Consumers have long been concerned about the safety of the food they eat, and the tools for keeping it safe have come a long way since the early days of our industrialized food production system
However, with more processed food has come greater threats and concerns. Wires for cutting meat and cheese, metal flakes and fragments from cutting blades, nuts and bolts from machinery, and plastic and rubber machine parts are all causes for concern.
The food industry has adapted accordingly, developing processes and technologies to help keep ahead of the dangers
Looking for Solutions Before X-ray Technology
With the introduction of industrial metal detectors in the late 1940s, food manufacturers had access to a better way to inspect products that might have been contaminated by metal. While metal detection improved the food inspection process, there were still many limits to what it could find.
“In the last 20 years we’ve seen the technology used in the food industry truly improve,” says Kye Luker, Vice President of Operations for
In the past few decades, X-ray detection has become a viable service for food manufacturers. Although X-ray inspection technology was available 50 years ago, the early iterations of the technology weren’t cost-effective, nor was the equipment suitable for food manufacturing environments.
As the technology has improved and costs have dropped, food production plants have more choice in how to approach their food safety options.
As the technology continues improving, so does the reliability, safety and wash-down capability of the equipment.
X-ray Offers Improvement Over Metal Detection
While metal detection has served the industry well in many ways, X-ray inspection delivers the benefit of being able to find much more than metal. Metal detection equipment is limited to contaminants that disrupt an electromagnetic field, and since not all metals have similar conductivity, some metals are harder to find than others. Whereas X-ray can detect all of those elements as well as glass, rock, bone, plastic, rubber, wood, pits and shells, stone, and more.
Overall, X-ray detection is being embraced for its superior foreign object detection ability and its ease of use. However, even within the scope of X-ray equipment, different technologies are used and can yield different results.
Inline inspection machines use flat panel detector technology in order to automate the inspection. While this provides a good first line of defense, the equipment in a food manufacturing facility isn’t necessarily able to pinpoint the exact cause or location of the contaminant. Instead, it can trigger an alert indicating that a foreign material has been detected.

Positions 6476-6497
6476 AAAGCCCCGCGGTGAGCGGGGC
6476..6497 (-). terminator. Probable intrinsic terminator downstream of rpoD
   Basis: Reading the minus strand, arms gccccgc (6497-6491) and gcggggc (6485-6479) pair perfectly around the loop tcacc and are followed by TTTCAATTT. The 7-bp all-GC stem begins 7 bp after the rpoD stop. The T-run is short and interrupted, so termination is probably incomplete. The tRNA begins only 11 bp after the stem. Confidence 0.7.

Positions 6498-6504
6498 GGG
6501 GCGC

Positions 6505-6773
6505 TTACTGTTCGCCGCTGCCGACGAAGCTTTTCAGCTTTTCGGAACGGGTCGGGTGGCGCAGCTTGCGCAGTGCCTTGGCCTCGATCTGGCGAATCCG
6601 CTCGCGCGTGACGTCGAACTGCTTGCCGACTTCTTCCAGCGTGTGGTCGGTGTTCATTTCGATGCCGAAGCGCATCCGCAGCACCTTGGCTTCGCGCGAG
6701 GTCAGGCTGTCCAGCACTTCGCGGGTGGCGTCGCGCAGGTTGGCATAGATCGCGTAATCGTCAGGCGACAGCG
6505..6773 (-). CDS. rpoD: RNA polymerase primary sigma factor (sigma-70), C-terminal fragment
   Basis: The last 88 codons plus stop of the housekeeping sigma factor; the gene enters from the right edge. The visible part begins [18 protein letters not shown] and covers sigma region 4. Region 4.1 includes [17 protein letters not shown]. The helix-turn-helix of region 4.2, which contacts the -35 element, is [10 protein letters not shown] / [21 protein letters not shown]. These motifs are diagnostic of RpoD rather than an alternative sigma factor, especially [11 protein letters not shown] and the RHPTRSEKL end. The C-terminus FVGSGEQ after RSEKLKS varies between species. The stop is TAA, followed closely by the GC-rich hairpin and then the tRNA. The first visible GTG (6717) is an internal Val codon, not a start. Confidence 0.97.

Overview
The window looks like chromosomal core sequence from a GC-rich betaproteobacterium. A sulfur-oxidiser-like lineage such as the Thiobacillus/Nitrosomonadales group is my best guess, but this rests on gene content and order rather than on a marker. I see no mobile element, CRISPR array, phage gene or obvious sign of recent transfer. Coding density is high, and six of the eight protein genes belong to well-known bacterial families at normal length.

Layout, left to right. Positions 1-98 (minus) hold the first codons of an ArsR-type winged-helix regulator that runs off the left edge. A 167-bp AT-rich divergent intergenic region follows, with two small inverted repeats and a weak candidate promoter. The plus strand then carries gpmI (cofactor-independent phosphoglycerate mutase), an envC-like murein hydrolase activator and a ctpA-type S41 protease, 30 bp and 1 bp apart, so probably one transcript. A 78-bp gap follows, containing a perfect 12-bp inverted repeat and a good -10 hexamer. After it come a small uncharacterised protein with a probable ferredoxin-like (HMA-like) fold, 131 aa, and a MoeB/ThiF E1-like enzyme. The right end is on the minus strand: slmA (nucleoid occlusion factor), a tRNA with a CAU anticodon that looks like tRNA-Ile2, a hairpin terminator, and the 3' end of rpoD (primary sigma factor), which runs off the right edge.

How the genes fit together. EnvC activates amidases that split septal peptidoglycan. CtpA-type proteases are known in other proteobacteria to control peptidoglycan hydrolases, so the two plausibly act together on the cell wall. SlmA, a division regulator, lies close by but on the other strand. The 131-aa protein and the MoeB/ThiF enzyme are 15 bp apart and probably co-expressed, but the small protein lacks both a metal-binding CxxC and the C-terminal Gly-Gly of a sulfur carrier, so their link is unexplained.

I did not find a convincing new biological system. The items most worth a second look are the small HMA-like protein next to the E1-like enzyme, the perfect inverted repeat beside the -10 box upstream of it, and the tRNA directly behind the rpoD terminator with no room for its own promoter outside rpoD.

“When you’re running 10,000 pounds of product an hour or more through an in-line system it’s difficult to achieve full capability,” Luker says. “ “Even though they can discern foreign material, at that speed, the equipment’s ability to discern density differences in a split second cause many manufacturers to tone detection down to avoid high false reject rates.”
Taking Technology One Step Farther
While the technology of today provides definite advantages over early methods, Luker says that doesn’t completely prevent problems. “We can now better pinpoint foreign material or contamination events with new technology, which helps narrow down the amount of product to place on hold, but even with a smaller hay-stack to look through, we’re still left trying to find the proverbial ‘needle’”.
Because of that, even food manufacturers with inline X-ray equipment can benefit from using an offline X-ray inspection service. This off-line inspection is slower than traditional inspection, allowing for much smaller foreign material size detection. Most importantly, it also relies on different technology;
As technology continues to advance, so will innovations in food safety and food inspection. Today, food manufacturers are able to make better choices on how to keep their products — and their customers — safer. And when inline inspection machines detect a problem, it’s reassuring both for consumers and food producers to know that there’s a solution to resolving it quickly and cost-effectively.